Ask your average man or woman on the street what the police do and most will say ‘fight crime’.
Not any more it seems.
Today the Chief Constable of South Yorkshire Police tells us his officers spend just 25 per cent of their time investigating crime because they are too busy ‘mopping up’ after other agencies.
That’s a shockingly small amount of time.
The criminals of South Yorkshire must be having a field day.
It means for 75 per cent of their day police officers are doing work other than that for which they presumably joined the service in the first place – locking up criminals.
Chief Constable David Crompton says the police have become the ‘service of last resort’ with officers having to pick up the pieces because of swingeing budget cuts in other public services.
If a suicidal person is standing on top of a tall building at 2am threatening to jump, you can bet your bottom dollar it’s the beat bobby who will be called out because those nice well-paid mental health professionals are no doubt tucked up all nice, cosy in their warm beds, looking forward to another 9 to 5 day.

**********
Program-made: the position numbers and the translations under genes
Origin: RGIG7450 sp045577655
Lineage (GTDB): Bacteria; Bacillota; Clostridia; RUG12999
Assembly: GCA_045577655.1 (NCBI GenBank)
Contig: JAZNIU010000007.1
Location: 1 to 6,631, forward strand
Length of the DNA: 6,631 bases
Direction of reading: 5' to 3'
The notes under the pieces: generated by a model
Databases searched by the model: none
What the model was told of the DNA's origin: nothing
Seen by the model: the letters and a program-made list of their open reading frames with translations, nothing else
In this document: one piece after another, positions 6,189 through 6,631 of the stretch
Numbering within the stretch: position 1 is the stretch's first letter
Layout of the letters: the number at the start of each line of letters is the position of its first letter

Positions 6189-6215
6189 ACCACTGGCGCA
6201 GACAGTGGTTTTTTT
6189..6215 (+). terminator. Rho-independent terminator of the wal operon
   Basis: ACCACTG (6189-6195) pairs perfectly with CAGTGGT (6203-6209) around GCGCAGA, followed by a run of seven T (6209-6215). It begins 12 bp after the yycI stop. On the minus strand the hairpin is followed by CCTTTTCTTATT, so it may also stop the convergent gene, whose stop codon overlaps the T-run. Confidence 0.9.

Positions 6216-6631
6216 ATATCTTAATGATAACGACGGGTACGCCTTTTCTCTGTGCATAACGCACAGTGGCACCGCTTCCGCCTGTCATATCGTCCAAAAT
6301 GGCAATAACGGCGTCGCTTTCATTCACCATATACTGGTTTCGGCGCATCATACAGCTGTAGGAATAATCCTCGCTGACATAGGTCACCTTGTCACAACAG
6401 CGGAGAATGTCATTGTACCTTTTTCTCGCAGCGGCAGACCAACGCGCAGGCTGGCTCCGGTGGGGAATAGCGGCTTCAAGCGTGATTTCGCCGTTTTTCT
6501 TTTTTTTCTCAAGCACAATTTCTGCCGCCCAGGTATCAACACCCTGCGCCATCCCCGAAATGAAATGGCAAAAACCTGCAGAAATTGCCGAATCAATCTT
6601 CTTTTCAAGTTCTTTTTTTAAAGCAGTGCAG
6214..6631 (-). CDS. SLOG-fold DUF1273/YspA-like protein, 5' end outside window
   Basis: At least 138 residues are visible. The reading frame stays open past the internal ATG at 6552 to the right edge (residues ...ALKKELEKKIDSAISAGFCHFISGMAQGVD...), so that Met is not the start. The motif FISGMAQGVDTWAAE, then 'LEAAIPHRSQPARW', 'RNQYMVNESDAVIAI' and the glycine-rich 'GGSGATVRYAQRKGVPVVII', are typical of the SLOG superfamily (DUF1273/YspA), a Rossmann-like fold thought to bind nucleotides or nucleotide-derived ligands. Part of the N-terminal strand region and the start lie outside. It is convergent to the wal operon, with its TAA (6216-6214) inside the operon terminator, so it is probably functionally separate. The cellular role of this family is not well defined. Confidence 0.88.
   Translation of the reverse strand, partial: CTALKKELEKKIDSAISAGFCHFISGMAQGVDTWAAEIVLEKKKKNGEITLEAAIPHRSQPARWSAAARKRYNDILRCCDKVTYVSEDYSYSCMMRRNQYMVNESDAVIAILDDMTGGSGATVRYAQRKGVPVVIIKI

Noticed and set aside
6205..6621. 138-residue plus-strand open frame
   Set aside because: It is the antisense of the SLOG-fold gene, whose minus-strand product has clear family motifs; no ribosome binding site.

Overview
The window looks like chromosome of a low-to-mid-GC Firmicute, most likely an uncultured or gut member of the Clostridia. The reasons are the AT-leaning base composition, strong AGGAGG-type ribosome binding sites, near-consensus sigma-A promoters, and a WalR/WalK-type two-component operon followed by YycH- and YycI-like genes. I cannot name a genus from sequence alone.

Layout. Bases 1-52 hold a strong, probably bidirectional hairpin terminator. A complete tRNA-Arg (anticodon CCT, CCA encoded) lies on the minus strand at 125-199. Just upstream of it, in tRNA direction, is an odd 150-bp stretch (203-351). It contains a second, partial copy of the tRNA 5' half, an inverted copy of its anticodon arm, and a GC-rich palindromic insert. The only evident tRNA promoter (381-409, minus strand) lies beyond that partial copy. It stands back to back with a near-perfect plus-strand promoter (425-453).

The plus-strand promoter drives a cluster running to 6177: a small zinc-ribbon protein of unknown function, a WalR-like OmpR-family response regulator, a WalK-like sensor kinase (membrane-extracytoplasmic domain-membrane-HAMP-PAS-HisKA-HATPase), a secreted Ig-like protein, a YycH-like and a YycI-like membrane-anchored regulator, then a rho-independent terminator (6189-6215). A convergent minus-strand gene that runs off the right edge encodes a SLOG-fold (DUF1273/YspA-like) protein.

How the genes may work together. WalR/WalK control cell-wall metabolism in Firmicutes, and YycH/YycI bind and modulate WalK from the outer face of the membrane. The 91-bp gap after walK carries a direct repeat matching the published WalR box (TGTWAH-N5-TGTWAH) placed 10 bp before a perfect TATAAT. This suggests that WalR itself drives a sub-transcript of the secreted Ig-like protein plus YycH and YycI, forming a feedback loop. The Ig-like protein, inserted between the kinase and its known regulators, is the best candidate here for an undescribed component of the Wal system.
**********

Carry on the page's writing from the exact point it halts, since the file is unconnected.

On top of these extra responsibilities officers are being expected to cut crime against a backdrop of £50 million in budget cuts over the next four years.
The force is also being investigated over the way it deals with child sexual exploitation and the Hillsborough Disaster inquests are looming.
It can’t be a great time to be a police officer, that’s for sure.
But it’s not just the police service which is struggling – all our public services are suffering.
Paramedics in Yorkshire went on strike on Saturday over plans to change their shift patterns, firefighters have taken industrial action in recent months to protect their pensions, the Probation Service is at risk of being broken up and part privatised and morale is low in both the NHS and the teaching professions. When will this recession ever end?